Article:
You'll Never Guess Which Ballet Legend is in Andy Blankenbuehler's New Musical
We're willing to admit that Only Gold, a Broadway musical that Andy Blankenbuehler has had in the works since 2013, had somewhat slipped our mind. (In all fairness, Blankenbuehler got rather busy choreographing a moderately successful musical about American history, and then directing and choreographing Bandstand.)
Yep, that's ballet legend Alessandra Ferri. And yep, that means the pair of ballerinas are in rehearsals with Blankenbuehler for Only Gold. Excited doesn't even begin to cover it. Here's what we know so far:
What's this musical about anyway?
Only Gold centers on a maharaja in 1920s Paris, though details are still hazy. (Not to be confused with the plot of Moulin Rouge! in which a writer in 1920s Paris is working on a show featuring a love triangle between a penniless sitar player, a courtesan and a maharaja.)
The dance talent in the rehearsal room is INSANE
Alessandra Ferri in rehearsal at The Royal Ballet. Photo by Andrej Uspenski, Courtesy ROH
We've got Ferri, arguably the greatest dance actress of her generation. We've got Pazcoguin, who was tapped by Blankenbuehler to play the balletic Victoria in the 2016 Broadway revival of CATS. And then there's Justice Moore, AKA "The Bullet" in the original Chicago ensemble of Hamilton. These three are reportedly playing the wives of the maharaja (Seán Martin Hingston).
Not to mention Ricky Ubeda (Rodgers & Hammerstein's Carousel, CATS, "SYTYCD"), Ryan Steele (Newsies), Ryan Vasquez (Hamilton), Cindy Salgado (Kidd Pivot)...stop us before we list everyone we recognize in Pazcoguin's photo.
Kate Nash is handling the music
Photo by Getty Images/Robin Little/Red Ferns, via Google
The English singer-songwriter has been working on this project for about eight years. Nash's catalogue will be used in the musical, as well as material she is composing specifically for the show. Earlier this summer, she told Harper's Bazaar, "It's quite amazing seeing dancers physically interpret my songs because it puts a whole new spin on them."
There's a ways to go before it's preview-ready
Blankenbuehler has actors and dancers in the studio, and there was a reading of the first act recently, so the project is definitely coming along. But there's no word yet on when a full staging, much less an out-of-town tryout, might happen. (It's fine, we'll just keep Instagram-stalking the cast until then...)
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Her Dying Swan was as fragile as her Juliet was rebellious; her Odile, scheming, her Swanilda, insouciant. Her Belle was joyous, and her Carmen, both brooding and full-blooded. But there was one role in particular that prompted dance critic Arnold Haskell to ask, "How do you interpret Giselle when you are Giselle?"
At eight, Alicia Alonso took her first ballet class on a stage in her native Cuba, wearing street clothes. Fifteen years later, put in for an ailing Alicia Markova in a performance of Giselle at New York's Metropolitan Opera House, she staked her claim to that title role.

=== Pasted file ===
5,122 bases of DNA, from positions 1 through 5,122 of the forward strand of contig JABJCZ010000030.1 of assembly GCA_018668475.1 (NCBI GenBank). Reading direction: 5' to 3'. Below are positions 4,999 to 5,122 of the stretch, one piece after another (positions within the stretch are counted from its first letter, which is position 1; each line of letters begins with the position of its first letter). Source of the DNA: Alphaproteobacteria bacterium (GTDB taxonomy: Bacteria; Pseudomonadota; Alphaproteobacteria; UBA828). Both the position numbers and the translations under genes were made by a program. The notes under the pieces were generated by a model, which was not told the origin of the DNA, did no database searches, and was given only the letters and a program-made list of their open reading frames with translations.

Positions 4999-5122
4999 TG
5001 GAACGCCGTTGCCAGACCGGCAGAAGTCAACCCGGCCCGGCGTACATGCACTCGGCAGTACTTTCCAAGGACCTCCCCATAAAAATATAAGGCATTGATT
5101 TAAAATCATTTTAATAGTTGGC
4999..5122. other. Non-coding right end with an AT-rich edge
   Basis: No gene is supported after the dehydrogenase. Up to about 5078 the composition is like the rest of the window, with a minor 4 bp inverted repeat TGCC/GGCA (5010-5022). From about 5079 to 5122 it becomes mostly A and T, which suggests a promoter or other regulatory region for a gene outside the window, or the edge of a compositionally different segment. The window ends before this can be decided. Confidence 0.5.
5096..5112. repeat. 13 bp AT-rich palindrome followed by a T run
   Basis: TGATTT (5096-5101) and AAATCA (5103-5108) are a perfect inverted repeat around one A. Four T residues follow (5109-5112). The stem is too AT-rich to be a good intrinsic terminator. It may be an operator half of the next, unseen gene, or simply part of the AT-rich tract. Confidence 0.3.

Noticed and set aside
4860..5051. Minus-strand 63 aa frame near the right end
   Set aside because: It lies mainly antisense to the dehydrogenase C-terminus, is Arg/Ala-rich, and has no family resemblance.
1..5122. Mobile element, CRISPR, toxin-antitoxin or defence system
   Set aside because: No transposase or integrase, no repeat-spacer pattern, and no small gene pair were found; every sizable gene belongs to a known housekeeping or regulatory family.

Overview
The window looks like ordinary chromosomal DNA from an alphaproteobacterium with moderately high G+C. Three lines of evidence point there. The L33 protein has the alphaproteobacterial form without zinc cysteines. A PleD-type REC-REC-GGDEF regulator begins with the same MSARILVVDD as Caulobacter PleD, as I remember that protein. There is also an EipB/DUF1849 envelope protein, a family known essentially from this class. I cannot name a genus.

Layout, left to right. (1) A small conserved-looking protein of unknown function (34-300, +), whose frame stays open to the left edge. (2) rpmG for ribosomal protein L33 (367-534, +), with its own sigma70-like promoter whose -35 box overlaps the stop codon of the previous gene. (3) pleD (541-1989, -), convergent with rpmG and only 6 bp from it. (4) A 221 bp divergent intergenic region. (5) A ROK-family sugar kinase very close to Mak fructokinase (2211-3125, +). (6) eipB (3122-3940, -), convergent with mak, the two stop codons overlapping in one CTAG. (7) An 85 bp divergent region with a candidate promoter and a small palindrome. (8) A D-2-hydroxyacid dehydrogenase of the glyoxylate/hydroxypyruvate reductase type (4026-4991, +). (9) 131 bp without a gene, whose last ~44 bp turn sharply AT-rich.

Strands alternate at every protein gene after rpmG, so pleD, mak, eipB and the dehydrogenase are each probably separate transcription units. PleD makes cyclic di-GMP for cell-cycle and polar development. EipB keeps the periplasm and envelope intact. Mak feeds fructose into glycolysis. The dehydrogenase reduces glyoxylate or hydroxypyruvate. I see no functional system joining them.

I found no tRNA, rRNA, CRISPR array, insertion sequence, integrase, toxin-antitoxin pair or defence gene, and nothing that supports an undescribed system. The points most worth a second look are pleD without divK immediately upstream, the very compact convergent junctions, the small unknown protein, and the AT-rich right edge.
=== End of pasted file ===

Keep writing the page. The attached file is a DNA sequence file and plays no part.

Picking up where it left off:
Alonso received recognition throughout the world for her flawless technique and her ability to become one with the characters she danced, even after she became nearly blind. After a career in New York, she and her then husband Fernando Alonso established the Cuban National Ballet and the Cuban National Ballet School, both of which grew into major international dance powerhouses and beloved institutions in their home country. On October 17, the company announced that, after leading the company for a remarkable 71 years, Alonso died from cardiovascular disease at the age of 98.
William Forsythe is bringing his multi-faceted genius to New York City in stripped down form. His "Quiet Evening of Dance," a mix of new and recycled work now at The Shed until October 25, is co-commissioned with Sadler's Wells in London (and a slew of European presenters).
As always, Forsythe's choreography is a layered experience, both kinetic and intellectual. This North American premiere prompted many thoughts, which I whittled down to seven.
"Law & Order: SVU" has dominated the crime show genre for 21 seasons with its famous "ripped from the headlines" strategy of taking plot inspiration from real-life crimes.
So viewers would be forgiven for assuming that the new storyline following the son of Mariska Hargitay's character into dance class originated in the news cycle. After all, the mainstream media widely covered the reaction to Lara Spencer's faux pas on "Good Morning America" in August, when she made fun of Prince George for taking ballet class.
But it turns out
, the storyline was actually the idea of the 9-year-old actor, Ryan Buggle, who plays Hargitay's son. And he came up with it before Spencer ever giggled at the word ballet.